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STALKER
1979 - Andrei Tarkovsky
Soviet Union / West Germany
95
Opening Shot

Stalker fades in to a sepia-toned composition of an opened doorway. The camera slowly pans through the doorway and into the bedroom where a mother and father are sleeping with their child. The offscreen sounds of a train are heard as we see a glass of water aside the bed begin to move from the train. Then we see a closeup as the camera pans back and forth through the bed starting and ending with the mother (whose eyes are awake as the shot returns). The man, who was awake, gets out of the bed and closes the door...

The Film

This film is incredible! Absolutely breathtaking! This film represents the art of cinema in the truest sense. Andrei Tarkovsky's 1979 film Stalker contains some of the most amazing visuals ever created in a film. It also is an emotionally thought-provoking exploration of the hope, sacrifice, illusion, the failure of the human race caused by desire. Like most Tarkovsky films, Stalker leaves for several interpretations and raises interesting questions through it's beautifully poetic images. Simply watching the films imagery will blow you away, but it's message is just as brilliant and deeply powerful. I think Tarkovsky, among other issues, believes the genuine life is in those that sacrifice as opposed to those who act selfishly. There's not a moment or frame wasted throughout the entire 161 minutes. Tarkovsky is one of cinemas all-time great masters of visual compositions and here may lie his most visually mystifying achievements, as he uses camera framing and movement to further heighten this films lyrical and spiritual sense of mysterious subconscious atmosphere. By blending together various feelings of hope, nightmares, dreams Stalker is a film that lingers with an emotional reflection of longing. Tarkovsky is one of the greatest visionary filmmakers of all-time, and to me, Stalker may be his greatest masterpiece (or at least alongside his most poetic and most personal masterwork 1975's The Mirror). It's a film that truly leaves me speechless. This is a film of unmatchable, breathtakingly beautiful artistic vision and poetry. Stalker is an absolute work of art and represents everything brilliant about cinema! It is one of the greatest films ever made!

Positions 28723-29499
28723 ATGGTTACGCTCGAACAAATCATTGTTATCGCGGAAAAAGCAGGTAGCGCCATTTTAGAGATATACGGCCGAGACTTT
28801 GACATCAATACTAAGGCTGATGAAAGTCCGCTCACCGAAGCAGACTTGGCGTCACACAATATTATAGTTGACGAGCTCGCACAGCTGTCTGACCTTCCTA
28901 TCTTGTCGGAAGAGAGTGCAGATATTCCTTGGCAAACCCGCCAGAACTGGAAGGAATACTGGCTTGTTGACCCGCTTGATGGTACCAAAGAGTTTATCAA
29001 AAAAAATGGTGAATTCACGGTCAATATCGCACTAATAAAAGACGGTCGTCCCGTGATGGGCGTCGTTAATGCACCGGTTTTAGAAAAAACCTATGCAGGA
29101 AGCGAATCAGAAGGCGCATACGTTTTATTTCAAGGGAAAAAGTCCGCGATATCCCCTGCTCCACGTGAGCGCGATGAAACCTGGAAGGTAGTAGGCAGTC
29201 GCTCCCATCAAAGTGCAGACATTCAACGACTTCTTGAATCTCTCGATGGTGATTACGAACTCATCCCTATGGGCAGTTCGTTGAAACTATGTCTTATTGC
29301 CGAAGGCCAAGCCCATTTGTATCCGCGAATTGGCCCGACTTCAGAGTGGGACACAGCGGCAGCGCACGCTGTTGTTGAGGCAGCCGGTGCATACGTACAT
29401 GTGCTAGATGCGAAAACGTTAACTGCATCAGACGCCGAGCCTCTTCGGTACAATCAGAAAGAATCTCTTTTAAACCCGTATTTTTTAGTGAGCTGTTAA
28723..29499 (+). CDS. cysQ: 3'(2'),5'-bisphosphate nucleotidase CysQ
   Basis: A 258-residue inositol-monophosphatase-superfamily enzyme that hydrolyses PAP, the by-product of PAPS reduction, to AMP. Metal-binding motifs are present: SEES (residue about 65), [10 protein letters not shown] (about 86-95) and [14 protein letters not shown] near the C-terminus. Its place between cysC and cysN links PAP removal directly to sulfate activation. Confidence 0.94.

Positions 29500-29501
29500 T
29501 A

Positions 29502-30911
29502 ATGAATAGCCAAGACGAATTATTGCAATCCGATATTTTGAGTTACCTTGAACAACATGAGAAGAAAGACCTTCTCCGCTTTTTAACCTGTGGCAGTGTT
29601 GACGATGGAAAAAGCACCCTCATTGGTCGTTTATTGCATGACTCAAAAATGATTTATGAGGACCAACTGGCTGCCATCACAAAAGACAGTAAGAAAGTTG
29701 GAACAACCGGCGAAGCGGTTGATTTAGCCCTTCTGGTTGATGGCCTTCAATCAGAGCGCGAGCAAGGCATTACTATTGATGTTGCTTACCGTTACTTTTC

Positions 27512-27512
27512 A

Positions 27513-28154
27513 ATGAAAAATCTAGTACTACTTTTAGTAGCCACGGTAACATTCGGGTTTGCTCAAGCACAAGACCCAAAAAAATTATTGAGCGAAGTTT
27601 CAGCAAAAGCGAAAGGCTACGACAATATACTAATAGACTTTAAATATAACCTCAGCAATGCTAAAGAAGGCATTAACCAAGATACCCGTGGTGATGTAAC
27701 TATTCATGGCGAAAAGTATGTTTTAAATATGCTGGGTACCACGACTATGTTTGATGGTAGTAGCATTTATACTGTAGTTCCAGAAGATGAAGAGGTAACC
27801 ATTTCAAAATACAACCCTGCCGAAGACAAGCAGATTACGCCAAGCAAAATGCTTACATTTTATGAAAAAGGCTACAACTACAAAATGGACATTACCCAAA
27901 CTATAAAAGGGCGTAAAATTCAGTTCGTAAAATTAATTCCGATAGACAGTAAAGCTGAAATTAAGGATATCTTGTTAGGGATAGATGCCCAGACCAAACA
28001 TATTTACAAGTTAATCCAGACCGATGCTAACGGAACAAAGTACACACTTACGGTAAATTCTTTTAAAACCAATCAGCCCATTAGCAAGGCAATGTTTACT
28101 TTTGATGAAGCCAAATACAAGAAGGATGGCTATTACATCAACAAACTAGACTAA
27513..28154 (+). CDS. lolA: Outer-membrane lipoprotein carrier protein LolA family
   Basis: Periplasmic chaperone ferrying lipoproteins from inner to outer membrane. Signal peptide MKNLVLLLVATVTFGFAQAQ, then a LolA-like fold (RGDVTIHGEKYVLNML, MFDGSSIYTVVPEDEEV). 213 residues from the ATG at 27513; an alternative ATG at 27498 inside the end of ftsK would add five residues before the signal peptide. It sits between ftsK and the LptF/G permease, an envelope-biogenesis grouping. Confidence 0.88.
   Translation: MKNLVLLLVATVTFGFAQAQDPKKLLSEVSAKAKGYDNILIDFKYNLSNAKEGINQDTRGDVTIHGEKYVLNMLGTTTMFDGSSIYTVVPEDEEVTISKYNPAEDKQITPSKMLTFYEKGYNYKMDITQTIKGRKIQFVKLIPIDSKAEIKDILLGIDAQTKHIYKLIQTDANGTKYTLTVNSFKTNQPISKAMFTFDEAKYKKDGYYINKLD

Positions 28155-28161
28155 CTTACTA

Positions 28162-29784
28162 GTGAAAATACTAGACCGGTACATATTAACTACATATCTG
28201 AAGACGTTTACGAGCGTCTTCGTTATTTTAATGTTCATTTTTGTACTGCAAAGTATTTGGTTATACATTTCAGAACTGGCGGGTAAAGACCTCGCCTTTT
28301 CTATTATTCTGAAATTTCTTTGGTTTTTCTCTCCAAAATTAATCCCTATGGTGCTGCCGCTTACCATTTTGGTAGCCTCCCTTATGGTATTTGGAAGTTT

The Filmmaker

Andrei Tarkovsky rates among cinema's greatest poetic visionaries and certainly one of the key filmmakers of Russia during the 20th century. An artist who made films strictly with a personal and poetic vision, Tarkovsky's films rate alongside the most beautiful and spiritual ever made. Obviously his approach to filmmaking will divide audiences, but those willing to be challenged to Tarkovksy's cinema are left blown away with his genius vision. Simply in terms of imagery, few filmmakers rival the breathtaking beauty of Tarkovsky. Tarkovsky's films are slow but in a way that is meditative and ultimately transcendent. His films take the viewer into astonishing cinematic universes- be it of the historic past (Ivan's Childhood; Andrei Rublev); dream universes (Nostalgia); or imaginary universes (Stalker; Solaris; The Sacrifice); or even autobiographic universes (The Mirror). Memories and dreams are always present within these universes, which often are absorbed by imagery of nature. Tarkovsky was born the son of a poet and the influence is reflective of his filmmaking. A true master of cinematic space and time, Tarkovsky has openly criticized the "montage" style of filmmaking and the intentions of making films "with a message", but rather making films strictly as art. As such the "meanings" of his films are always left mysterious and open to interpret the metaphoric and symbolic expressions of his personal vision. After making several short films at a Soviet film School, Tarkovsky earned instant world-wide recognition with his debut feature 1962's Ivan's Childhood, which won at the Venice Film Festival. It was arrival of a true visionary. His next feature (Andrei Rublev- which uses the life of a famous 15th century painter as a metaphor or backdrop, to the films examination of obsession and art in connection with the suffering of the world). The film was only shown in private screenings in 1966 before finally debuting at the Cannes Film Festival in 1969 (where it took home an award). A perfectionist Tarkovsky only made three films in the 1970s, a decade that marked his eventual exile from Russia (a country in which he claimed artistic freedom was impossible). Among the films made during his last years in Russia, were perhaps his two greatest masterpieces: 1975's The Mirror, which stands as his most personal and poetic film, and his final film made in Russia 1979's Stalker which was banned for two years. After his exile, Tarkovsky made just two more films: 1983's haunting Nostalgia, an his last (and one of his most powerful) 1986's The Sacrifice which was made the year of his death (and stands as a personal message to his son). Tarkovsky's films are not for everyone and they are difficult to truly describe with words. I have seen and loved all of his seven features, yet still have not truly discovered the beauty and artistic depth of his vision. Honestly I don't know if it's possible from anyone outside of Tarkovsky himself. Maybe the best description of his genius is what legendary master filmmaker Ingmar Bergman proclaimed when he said "Tarkovsky is for me the greatest. The one who invented a new language, true to the nature of film, as it captures life as a reflection, life as a dream".

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